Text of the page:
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Wolfgang Ulmer has been the new branch manager of GROB's Switzerland branch in Baar in the canton of Zug, which was founded in 2017, for two years. Mechanical engineering is the sector with the second-largest export volume in Switzerland and is thus of great importance. Structurally, it is made up of numerous small and medium-sized enterprises (SMEs). In addition, there are also some large corporations.

What is your first impression of the GROB In-house Exhibition and what new experiences and ideas can you take back to Switzerland?

 

All of us, my customers and I, are very surprised at what GROB has put together here. For us, GROB presents its standing and itself as a brand in an excellent way. My customers felt very comfortable. One of my customers in particular, who has been working with GROB machines for ten years, did not know the GROB location in Mindelheim and was totally impressed by its sheer size alone.

 

What impressed you the most at this trade show?

 

Clearly the enormous variety of machines, automation solutions and technologies. These are most impressive when presented all at once.

 

Mindelheim is relatively easy to reach from Switzerland via the A96. Do you expect many Swiss customers here for the In-house Exhibition?

 

I have commitments from two to three customers who want to come every day. Among them, two potential, interested customers, whom we have listed but did not know yet, have also announced their coming.

 

Switzerland and its mechanical engineering have a long tradition. Dr. Burkhart Grob also studied at the Swiss Federal Institute of Technology (ETH) in Zurich. Does this tradition still live on today, and if so, what is currently special about it?

 

The Swiss have always attached great importance to quality and to high-quality machines, which gives us good potential.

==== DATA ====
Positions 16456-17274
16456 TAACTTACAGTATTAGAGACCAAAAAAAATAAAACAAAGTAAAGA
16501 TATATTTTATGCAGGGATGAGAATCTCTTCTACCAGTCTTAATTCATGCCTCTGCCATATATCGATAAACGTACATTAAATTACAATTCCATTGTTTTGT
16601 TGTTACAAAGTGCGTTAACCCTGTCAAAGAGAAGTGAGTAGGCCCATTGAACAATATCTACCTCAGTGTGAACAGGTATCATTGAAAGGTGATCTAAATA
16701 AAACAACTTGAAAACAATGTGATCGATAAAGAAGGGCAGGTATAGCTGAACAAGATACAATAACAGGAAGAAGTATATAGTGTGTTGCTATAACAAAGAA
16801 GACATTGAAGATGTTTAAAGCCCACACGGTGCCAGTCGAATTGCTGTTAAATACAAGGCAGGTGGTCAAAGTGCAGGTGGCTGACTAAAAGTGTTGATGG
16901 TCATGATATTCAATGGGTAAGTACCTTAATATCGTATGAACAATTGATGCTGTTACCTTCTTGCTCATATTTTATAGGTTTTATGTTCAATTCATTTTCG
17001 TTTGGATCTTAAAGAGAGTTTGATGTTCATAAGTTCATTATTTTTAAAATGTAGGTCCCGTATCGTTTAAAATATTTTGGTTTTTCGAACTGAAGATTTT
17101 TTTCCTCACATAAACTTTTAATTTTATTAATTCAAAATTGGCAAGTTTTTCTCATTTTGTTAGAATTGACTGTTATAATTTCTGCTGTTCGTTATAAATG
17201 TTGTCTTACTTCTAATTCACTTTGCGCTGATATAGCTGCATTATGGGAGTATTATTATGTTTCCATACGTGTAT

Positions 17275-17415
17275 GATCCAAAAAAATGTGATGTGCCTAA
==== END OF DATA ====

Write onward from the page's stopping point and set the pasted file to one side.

Which sectors make up the Swiss mechanical engineering market?

 

Aerospace, medical technology and the classic die and mold industries are our main portfolio. Then also the contract manufacturers, mechanical eningeering, etc. Also we have with the company DGS (Druckguss - St. Gallen) a customer who has system machines from us.

 

The GROB branch in Switzerland was founded in 2017 with the aim of achieving greater customer loyalty with a local service and sales presence and convincing SME companies of the technological possibilities of GROB 5-axis machining centers. To what extent has this already been achieved?

 

In the last two years, things have gone very well for GROB, with a great deal of positive feedback from customers. We have been able to catch up with competitors in particular to an extent that we could not have imagined. 

 

How is the traditionally strong Aerospace sector doing in Switzerland?

 

Our most important aerospace customer Pilatus is currently extremely successful and sold 152 aircrafts (training aircraft, Learjets) last year alone. Pilatus has five G550s linked to a linear pallet storage system and one G600F for frame structure components.

 

Why are there still so many industrial productions in the highly expensive Switzerland today?

 

This can only work because companies are very well informed about machine technologies and equip their machines with automation. 90 percent of our machines have been sold in Switzerland with automation.

 

Switzerland is not a member country of the EU. What impact does this have on GROB's business?      

                                           

A major challenge for us is customs and the associated competitive disadvantage. So ultimately the high level of bureaucracy.

 

When our customers have GROB machines in use, they are quickly convinced of GROB as a brand. However, many customers do not yet know us, and this is also our opportunity in the Swiss market, which we want to take advantage of.

 

Thank you very much for the interview!